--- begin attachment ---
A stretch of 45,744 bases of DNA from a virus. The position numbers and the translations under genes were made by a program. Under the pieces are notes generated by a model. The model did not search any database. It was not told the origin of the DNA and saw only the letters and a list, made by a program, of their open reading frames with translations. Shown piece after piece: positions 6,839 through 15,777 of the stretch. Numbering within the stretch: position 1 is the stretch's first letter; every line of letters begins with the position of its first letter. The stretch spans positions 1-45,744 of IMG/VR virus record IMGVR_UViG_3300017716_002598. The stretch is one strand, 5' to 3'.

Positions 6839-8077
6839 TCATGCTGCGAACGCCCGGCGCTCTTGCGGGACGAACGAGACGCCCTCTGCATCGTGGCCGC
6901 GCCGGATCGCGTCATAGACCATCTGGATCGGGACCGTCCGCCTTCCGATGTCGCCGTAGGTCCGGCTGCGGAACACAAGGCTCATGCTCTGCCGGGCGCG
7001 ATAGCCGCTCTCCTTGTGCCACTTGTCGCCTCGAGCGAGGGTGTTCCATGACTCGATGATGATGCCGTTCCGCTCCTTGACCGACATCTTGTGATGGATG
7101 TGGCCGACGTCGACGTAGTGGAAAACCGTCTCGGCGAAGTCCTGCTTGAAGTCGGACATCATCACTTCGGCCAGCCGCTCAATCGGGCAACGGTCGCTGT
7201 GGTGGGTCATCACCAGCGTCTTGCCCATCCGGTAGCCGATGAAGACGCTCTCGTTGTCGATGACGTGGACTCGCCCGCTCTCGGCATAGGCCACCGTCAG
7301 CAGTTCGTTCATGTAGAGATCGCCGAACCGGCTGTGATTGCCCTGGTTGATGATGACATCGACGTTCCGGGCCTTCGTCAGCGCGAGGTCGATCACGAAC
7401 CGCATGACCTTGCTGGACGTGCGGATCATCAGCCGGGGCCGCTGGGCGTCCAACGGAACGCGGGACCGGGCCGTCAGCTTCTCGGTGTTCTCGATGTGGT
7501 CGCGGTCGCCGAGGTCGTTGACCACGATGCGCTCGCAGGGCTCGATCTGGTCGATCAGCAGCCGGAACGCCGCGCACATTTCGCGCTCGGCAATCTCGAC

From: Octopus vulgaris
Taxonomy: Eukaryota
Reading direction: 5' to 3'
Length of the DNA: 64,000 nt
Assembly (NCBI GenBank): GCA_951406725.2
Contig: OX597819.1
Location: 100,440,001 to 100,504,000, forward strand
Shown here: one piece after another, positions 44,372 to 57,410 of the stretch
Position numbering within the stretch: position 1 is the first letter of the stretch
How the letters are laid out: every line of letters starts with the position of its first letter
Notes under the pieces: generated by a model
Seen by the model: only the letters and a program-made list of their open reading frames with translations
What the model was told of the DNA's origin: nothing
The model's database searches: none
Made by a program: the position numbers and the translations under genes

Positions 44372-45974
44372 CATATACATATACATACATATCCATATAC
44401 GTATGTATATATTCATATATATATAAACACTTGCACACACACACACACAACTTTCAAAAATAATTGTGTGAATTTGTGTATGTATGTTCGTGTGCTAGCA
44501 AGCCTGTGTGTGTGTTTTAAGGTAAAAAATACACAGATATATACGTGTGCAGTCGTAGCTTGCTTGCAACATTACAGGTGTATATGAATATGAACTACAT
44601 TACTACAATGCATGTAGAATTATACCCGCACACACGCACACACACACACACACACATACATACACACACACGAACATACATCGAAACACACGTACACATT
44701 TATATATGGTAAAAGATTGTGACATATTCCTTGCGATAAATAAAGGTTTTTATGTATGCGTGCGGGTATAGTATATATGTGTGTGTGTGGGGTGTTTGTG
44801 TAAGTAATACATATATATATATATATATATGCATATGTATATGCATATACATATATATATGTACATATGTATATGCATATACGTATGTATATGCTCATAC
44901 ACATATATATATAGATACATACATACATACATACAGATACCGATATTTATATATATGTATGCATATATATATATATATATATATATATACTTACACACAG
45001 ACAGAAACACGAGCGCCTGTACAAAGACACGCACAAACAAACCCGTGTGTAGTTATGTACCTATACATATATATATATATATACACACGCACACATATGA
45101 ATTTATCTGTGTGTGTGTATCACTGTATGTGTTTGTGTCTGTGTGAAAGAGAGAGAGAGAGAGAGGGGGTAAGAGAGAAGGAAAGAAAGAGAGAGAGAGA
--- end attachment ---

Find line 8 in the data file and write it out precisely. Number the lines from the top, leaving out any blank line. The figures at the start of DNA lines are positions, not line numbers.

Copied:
7301 CAGTTCGTTCATGTAGAGATCGCCGAACCGGCTGTGATTGCCCTGGTTGATGATGACATCGACGTTCCGGGCCTTCGTCAGCGCGAGGTCGATCACGAAC